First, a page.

19 April, 2004: European Onion

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So, we are to have a referendum on the EU Constitution. This is, I think, a good moment to inflict on my half-dozen readers my views on this seminal document.

For those who haven't looked at the thing, it's about 70,000 words long (approximately twice the length of Animal Farm, and ten times the length of the United States constitution, to pick two random examples); on A4 paper, it weighs in at 265 pages, though that is only achieved by halving the line spacing after the first 46 pages. It contains such gems of the writer's art as,

The Member States shall facilitate the achievement of the Union's tasks and refrain from any measure which could jeopardise the attainment of the objectives set out in the Constitution.


Rights recognised by this Charter for which provision is made in other Parts of the Constitution shall be exercised under the conditions and within the limits defined by these relevant Parts. Insofar as this Charter contains rights which correspond to rights guaranteed by the Convention for the Protection of Human Rights and Fundamental Freedoms, the meaning and scope of those rights shall be the same as those laid down by the said Convention.

or the slightly baffling,

The Council of Ministers, on a proposal from the Union Minister for Foreign Affairs or the Commission, shall adopt a European decision suspending application of an agreement and establishing the positions to be adopted on the Union's behalf in a body set up by an agreement, when that body is called upon to adopt acts having legal effects, with the exception of acts supplementing or amending the institutional framework of the agreement.

Now, readers of The Book of Heroic Failures will be familiar with even less comprehensible Ground Nuts Act, which contained the following clarifying provision:

In the Nuts (unground), other than ground nuts Order, the expression nuts shall have reference to such nuts, other than ground nuts, as would but for this amending Order not qualify as nuts (unground) (other than ground nuts) by reason of their being nuts (unground).

-- but this is not to say that new legislation need approach the same levels of obscurity. Some recent attempts are of admirable simplicity:

1. (1) Any person who knowingly causes a nuclear weapon test explosion or any other nuclear explosion is guilty of an offence and liable on conviction on indictment to imprisonment for life.

and it's not clear why the Constitution shouldn't fall into this category.

(As an aside, the passing of the Nuclear Explosions (Prohibition and Inspections) Act 1998, from which that last example is drawn, occasioned one of the best letters to the Times I can remember reading; it ran -- paraphrasing, as their archive is not on the web -- ``Am I seriously to understand that, had I caused a nuclear explosion prior to the passing of this Act, I would not have been breaking the law?'' This comes in just behind another relating to the innovation of `numeracy hours' in primary schools, which prompted a correspondent to inquire, ``My son's school has now instituted a Numeracy Hour which, according to the timetable, is to last 45 minutes. Is all hope now lost?'' -- to which the answer is, I think, `yes'. I can't bear to read the Times any more, but perhaps I should relax this rule in relation to the letters page....)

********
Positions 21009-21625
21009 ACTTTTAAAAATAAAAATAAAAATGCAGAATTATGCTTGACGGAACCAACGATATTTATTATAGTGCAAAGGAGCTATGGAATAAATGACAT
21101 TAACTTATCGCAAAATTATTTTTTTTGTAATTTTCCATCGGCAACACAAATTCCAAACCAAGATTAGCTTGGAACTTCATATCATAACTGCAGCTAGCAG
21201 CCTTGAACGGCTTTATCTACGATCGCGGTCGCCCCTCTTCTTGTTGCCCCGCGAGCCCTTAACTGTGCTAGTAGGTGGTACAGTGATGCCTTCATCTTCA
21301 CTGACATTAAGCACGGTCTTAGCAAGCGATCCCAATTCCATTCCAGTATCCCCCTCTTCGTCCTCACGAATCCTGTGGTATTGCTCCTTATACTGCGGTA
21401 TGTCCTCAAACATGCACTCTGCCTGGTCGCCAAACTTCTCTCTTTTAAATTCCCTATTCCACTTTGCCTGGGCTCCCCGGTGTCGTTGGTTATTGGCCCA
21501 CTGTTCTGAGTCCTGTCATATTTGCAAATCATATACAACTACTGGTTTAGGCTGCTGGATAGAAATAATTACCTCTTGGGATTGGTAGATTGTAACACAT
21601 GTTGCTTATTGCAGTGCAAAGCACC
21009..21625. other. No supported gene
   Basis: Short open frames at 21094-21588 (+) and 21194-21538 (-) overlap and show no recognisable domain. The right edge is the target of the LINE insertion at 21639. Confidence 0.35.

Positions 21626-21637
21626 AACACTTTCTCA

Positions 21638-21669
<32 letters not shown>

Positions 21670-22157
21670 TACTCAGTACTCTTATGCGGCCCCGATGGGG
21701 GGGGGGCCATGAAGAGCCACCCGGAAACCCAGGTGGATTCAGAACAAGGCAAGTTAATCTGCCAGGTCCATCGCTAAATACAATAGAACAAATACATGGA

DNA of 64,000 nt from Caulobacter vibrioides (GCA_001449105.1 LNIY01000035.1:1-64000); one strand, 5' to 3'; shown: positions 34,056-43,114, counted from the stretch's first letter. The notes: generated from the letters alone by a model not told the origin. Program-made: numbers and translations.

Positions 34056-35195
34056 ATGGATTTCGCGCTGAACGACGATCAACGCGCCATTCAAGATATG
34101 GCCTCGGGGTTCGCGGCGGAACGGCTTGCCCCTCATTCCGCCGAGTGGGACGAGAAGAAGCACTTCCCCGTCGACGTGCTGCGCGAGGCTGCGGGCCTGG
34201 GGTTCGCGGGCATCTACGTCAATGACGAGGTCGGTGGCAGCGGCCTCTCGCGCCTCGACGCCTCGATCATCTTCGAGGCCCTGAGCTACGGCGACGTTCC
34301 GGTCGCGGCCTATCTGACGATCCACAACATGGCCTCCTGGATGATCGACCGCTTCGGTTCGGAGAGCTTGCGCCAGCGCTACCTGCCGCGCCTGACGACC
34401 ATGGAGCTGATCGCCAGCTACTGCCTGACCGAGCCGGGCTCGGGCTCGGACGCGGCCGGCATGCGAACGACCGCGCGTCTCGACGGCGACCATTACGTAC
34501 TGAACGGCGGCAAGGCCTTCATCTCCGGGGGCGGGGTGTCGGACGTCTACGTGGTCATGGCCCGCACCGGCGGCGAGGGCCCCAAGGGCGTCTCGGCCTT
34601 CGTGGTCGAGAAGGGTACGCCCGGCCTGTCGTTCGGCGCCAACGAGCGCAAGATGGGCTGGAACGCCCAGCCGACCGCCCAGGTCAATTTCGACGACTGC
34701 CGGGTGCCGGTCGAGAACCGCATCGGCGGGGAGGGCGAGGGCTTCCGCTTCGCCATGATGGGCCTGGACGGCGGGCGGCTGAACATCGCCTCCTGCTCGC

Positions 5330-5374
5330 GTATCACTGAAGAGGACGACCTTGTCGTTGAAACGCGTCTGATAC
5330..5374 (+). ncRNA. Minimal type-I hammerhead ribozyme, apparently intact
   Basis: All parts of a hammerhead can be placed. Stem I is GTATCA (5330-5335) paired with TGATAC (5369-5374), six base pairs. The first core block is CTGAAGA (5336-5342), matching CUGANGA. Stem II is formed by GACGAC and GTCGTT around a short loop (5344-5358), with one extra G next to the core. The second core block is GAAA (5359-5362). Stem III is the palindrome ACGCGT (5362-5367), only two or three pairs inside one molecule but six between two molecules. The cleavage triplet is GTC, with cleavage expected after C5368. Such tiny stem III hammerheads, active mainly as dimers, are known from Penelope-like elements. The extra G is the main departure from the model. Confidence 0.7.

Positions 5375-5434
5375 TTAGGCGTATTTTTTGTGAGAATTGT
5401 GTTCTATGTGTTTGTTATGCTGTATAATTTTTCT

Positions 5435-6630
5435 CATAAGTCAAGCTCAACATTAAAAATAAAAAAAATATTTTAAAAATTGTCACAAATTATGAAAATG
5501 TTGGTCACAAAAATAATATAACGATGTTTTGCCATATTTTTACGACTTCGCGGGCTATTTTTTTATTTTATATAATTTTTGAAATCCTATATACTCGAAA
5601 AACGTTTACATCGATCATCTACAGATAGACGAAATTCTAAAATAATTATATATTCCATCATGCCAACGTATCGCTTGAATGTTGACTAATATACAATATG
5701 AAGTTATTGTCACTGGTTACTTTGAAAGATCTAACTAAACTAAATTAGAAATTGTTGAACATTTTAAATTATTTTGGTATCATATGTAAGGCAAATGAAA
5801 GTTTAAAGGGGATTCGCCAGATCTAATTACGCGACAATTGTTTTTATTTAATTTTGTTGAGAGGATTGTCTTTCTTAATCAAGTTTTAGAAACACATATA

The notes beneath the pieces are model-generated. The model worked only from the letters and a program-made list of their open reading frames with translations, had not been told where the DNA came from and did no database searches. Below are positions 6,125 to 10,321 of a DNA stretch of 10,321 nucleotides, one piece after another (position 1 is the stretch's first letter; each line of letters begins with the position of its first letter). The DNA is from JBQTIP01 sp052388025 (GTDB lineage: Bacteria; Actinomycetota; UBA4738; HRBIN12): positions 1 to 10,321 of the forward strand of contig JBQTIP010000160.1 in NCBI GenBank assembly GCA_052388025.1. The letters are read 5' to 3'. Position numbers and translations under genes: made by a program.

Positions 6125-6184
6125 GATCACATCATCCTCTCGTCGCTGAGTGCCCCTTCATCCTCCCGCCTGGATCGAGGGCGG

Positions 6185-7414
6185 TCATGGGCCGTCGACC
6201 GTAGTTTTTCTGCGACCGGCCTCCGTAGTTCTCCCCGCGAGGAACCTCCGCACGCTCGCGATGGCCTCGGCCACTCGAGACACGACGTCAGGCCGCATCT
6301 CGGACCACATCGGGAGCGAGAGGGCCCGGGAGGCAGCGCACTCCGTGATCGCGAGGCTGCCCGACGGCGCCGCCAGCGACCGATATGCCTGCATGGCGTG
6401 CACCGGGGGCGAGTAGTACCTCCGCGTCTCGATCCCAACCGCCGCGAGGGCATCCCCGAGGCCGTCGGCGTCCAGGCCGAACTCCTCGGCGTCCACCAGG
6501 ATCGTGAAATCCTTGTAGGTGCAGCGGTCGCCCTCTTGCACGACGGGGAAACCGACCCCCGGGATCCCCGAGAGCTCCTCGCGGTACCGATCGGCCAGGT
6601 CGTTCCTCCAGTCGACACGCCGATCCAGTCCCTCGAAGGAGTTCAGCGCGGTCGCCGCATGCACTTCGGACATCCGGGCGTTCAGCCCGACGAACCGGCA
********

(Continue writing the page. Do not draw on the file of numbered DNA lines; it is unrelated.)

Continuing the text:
Now, the European Union has in its fifty-odd-year history been immensely successful and effective at fulfilling its basic purpose -- which is, roughly, to stop the French and the Germans from having another war. On this basis it gets my unqualified support. All the other stuff -- the legions of officials and attendant legions of enriching scams, the subsidies to agriculture, the inflexible monetary policy and the World's Biggest Constitution -- is just icing on the cake.

The European Union is also, of course, turning the European Union into a free-trade area (well, if you ignore the subsidies, anyway), which is a jolly good idea and probably helps it to implement its first aim -- though it's not really clear why all the apparatus of the Commission, Parliament and so forth is necessary for this. (As an aside, I would love somebody to explain to me why uniformity of regulation is necessary for free trade. Modern trade policy seems to assume that this is true, but nobody explains why; it's not at all obvious to me why, for instance, Australia needs to incorporate bonkers American IP policy into its local laws in order for there to be free trade between Australia and the United States.)

Anyway, if someone can convince me that an incomprehensible 70,000-word Constitution is necessary to keep Europe at peace and prosperous, I'll vote for the bloody thing. Otherwise, I'm against it until they can cut it down to a reasonable length. Two sides of A4 would be about right.

Update: Michael Howard has done a silly thing: he has pledged that, if the result of the referendum is a `no' vote, the Conservative Party will never sign up to any European Constitution. This means that people like me who think that this Constitution is bloody awful, but that a future attempt at a European Constitution (or Constitutional Treaty or whatever) could be an improvement over the status quo, might be discouraged from voting `no' in the upcoming referendum. Now, my view is very likely a minority one, but is Howard really saying that the Conservatives would oppose a hypothetical future treaty which restricted the power of the center and restored authority to the member states of the EU, simply because it would establish a new Constitution for the Union?

Copyright (c) 2004 Chris Lightfoot; available under a Creative Commons License.